Chandler S. Robbins coauthored, with Herbert Zim, Bertel Bruun, and illustrated by Arthur Singer, the groundbreaking Birds of North America: A Guide to Field Identification, Golden Press in 1966 with revolutionary colored illustrations, and facing maps and descriptions.

In 1976, he was one of three Americans selected to write and negotiate the USA/Soviet Union Migratory Bird Treaty, which was the first treaty to protect not only the shared species, but also the habitats these species required, setting the example for future treaties.

With John Aldrich and Bob Stewart, Robbins served as technical editor of Audubon Field Notes/American Birds from 1951 through 1989

One of his most remarkable stories stems from chance encounters with an Albatross named “Wisdom”. He was involved in aircraft safety problems at the large airports, one of greatest problems was with nesting albatrosses near the runways at Midway atoll in the Pacific. One of the Laysan Albatrosses he banded there in 1956 was an adult female later to be known as Wisdom. Robbins re-banded Wisdom in 2002 and later learned she was the same bird that he had banded in 1956. In February 2016, Wisdom’s egg hatched under the care of her mate, and so it was that Wisdom was a mother again at the estimated age of 65.

He quietly helped revolutionize bird banding. Using the new Japanese mist nets he urged banders to carefully determine and record the age, sex and weight of each bird prior to release. Until then, banders simply ringed the birds and released them, missing opportunities to gather valuable data.

The Balimore Sun recounted this recent quote by Robbins, “It’s too quiet; there are not enough warblers anymore,” he lamented. “People don’t give birds a second thought when they use pesticides.” Chandler Robbins did and is still doing his share on this, it is now up to others to continue the work. Lets hear from our First “For The Record: Legacy Interview” with Chandler S. Robbins directly.

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Chandler S. (Chan) Robbins, Emeritus "War Room" office at U.S. Department of the Interior, U.S. Geological Survey, Patuxent Wildlife Research Center, Laurel MD. ©MardiW.Dickinson Kymry Group™ All Rights Reserved.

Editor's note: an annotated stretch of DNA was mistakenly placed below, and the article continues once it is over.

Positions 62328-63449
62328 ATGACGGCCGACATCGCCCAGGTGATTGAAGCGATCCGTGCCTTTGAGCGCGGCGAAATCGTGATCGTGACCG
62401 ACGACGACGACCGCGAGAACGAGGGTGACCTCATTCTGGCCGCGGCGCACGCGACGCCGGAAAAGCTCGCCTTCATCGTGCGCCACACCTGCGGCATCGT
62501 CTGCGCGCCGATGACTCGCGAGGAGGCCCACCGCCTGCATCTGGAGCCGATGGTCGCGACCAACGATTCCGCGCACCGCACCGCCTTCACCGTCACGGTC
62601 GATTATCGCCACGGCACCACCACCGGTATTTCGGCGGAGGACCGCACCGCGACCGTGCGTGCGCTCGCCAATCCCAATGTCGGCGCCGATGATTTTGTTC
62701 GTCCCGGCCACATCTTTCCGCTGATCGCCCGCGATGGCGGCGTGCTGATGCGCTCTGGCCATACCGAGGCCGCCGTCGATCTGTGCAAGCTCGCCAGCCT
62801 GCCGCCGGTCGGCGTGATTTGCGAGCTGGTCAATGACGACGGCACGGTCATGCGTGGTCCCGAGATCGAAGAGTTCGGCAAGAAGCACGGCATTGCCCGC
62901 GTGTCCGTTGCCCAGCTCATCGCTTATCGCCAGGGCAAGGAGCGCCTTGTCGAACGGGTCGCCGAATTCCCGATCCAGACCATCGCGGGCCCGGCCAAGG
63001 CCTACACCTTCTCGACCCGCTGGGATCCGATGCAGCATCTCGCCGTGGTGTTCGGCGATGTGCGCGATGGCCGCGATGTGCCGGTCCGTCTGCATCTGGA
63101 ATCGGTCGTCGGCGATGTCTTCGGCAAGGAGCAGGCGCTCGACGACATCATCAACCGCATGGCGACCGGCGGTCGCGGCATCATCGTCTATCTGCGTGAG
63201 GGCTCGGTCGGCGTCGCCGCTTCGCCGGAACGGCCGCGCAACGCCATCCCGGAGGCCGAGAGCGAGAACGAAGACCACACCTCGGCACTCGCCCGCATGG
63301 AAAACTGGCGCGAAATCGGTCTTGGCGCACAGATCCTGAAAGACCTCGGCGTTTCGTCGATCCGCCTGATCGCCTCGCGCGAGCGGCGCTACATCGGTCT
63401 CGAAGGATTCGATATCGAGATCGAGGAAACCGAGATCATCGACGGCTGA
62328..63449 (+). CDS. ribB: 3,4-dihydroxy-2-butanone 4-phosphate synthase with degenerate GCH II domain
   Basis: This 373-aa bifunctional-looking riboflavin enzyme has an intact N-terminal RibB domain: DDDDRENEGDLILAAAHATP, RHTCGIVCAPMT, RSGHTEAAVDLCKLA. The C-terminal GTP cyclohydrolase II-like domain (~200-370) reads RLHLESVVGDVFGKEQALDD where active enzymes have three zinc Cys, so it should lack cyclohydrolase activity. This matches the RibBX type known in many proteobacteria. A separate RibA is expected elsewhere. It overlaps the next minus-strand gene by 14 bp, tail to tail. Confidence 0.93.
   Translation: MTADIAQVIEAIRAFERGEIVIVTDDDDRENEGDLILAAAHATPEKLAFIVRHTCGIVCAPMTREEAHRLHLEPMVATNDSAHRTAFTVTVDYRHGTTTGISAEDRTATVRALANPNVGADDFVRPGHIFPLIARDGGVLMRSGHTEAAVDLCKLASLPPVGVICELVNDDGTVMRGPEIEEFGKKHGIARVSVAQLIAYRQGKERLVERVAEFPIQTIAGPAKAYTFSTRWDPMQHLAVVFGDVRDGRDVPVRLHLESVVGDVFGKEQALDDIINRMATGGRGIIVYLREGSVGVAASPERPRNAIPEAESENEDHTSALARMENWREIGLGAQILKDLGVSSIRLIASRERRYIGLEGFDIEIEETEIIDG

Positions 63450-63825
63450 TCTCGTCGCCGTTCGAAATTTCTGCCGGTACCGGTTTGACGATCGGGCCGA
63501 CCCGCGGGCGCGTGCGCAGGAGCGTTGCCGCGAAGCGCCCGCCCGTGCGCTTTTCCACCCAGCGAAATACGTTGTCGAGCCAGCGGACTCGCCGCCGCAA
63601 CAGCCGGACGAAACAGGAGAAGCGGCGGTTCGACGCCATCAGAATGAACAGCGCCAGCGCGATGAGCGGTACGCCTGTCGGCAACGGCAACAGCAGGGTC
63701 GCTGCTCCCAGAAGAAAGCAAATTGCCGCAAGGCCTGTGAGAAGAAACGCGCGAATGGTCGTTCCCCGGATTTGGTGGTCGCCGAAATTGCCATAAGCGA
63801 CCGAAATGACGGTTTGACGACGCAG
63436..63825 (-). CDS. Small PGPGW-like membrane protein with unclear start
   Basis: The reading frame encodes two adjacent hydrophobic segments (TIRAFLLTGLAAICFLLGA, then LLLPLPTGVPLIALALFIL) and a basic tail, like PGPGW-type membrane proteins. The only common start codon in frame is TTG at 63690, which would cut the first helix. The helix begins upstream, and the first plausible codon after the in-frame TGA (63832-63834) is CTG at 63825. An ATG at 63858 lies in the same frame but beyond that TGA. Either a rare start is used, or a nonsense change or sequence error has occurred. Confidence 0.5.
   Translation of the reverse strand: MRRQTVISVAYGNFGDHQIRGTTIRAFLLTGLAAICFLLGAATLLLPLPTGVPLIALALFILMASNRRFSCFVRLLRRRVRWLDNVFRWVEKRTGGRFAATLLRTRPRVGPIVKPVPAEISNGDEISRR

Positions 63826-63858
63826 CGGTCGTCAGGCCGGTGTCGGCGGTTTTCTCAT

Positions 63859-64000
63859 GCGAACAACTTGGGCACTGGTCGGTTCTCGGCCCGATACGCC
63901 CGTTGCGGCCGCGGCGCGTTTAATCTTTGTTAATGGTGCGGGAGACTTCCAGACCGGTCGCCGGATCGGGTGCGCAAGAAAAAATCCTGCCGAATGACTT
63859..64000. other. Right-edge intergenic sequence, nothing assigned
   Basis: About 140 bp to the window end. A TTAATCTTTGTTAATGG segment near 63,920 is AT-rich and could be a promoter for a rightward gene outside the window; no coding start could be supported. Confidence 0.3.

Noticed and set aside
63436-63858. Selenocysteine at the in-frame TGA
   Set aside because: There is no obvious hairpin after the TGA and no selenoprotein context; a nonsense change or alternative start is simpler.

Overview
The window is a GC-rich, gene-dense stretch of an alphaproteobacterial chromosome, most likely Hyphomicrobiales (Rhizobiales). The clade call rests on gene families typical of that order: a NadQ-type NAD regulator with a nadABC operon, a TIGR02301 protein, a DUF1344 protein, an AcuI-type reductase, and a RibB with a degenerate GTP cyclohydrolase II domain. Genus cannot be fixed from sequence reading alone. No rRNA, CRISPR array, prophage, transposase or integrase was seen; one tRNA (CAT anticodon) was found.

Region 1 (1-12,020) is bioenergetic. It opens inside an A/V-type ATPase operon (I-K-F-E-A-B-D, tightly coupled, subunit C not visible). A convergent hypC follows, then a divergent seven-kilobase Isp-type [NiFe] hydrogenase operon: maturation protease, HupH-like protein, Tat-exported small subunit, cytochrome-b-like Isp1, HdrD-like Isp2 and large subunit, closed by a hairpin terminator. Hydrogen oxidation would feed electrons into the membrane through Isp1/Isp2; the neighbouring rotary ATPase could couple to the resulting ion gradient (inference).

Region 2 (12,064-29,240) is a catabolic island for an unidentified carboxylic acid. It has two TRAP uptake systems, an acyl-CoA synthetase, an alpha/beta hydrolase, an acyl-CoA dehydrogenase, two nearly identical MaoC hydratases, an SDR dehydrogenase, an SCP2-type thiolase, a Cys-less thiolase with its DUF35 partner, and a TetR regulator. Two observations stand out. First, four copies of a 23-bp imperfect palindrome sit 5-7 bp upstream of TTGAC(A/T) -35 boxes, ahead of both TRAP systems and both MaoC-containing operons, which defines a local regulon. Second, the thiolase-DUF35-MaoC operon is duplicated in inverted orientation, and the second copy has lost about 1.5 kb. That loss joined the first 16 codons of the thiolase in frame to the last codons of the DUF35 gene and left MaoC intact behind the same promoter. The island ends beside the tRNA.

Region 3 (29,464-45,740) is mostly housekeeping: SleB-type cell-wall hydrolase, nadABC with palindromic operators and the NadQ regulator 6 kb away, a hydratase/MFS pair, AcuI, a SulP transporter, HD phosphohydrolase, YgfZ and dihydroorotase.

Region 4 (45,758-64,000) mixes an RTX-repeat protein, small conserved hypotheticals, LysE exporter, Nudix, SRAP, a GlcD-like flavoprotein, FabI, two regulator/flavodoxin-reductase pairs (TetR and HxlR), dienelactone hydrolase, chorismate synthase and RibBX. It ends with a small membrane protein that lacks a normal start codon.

Chandler S. (Chan) Robbins, Emeritus “War Room” office at U.S. Department of the Interior, U.S. Geological Survey, Patuxent Wildlife Research Center, Laurel MD.©Mardi W.Dickinson Kymry Group™ All Rights Reserved.

2 Comments

  1. Carrol F LePore on September 20, 2016 at 10:18 am

    I met Chan in 1966 and was 18 years old and started working for the Patuxent Wildlife Research Center. He’s a great person and full of knowledge and wisdom. We all think the world of him at the Research Center. Chan is one of a kind for sure.

  2. Erika Mittermaier on September 27, 2017 at 8:06 pm

    Dear Mardi,

    My name is Erika Mittermaier. I am an amateur “bird watcher” at 31 years of age, working for the BLM (Bureau of Land Management) in Roseburg, Oregon on the wildlife/spotted owl crew here. This town was the epicenter for all of the logging legislation that came about in the 80’s with concern for over-harvesting affecting owl survival rates. Unfortunately, I see the increasingly discontiguous forest every day and hear the results in the negative space once taken up by many species of birds. We have had our funding cut, so we only run one MAPS station now…not enough…and our Murrelettes are still under-studied. No one seems to give a hoot about bird and forest health and it is depressing, but I retain some hope knowing young folks maybe getting into birding thanks to some charter schools teaching bird biology in grade school.

    As I input our season’s owl data into the database, I am listening to all of your fantastic interviews Mardi, with these incredibly inspirational professionals. I have gathered an immense amount of appreciation for all of their efforts and am inspired to increase my own efforts with educational outreach to the public.

    I just want to thank you from the bottom of my heart for all of your thoroughly enlightening interviews, but would like to express my sincere gratitude for this particularly life-changing episode. I was overwhelmed by the realism, and the aptitude/astuteness within Chan’s being, still at that age..along with his raw loyalty to birds. His endeavors are unmatched really, and I wanted to tell him that he is the most humble, deserved being I have heard speak – so I looked at the date of your interview, I saw that it was recent and could possibly write him to tell him these things before he passed. Unfortunately that has happened.

    Tearing up as I write this, and attempting to get my emotion into an effective form of activism already, I have to ask a favor: Go to his grave give it a hug for me, and maybe have a birding event there in the morning, and if you can, band some birds this next year! Soon, I will apply for Chan’s award so I can do a Ph.D., incorporating science, education and conservation.

    Thank you much,
    Erika Mittermaier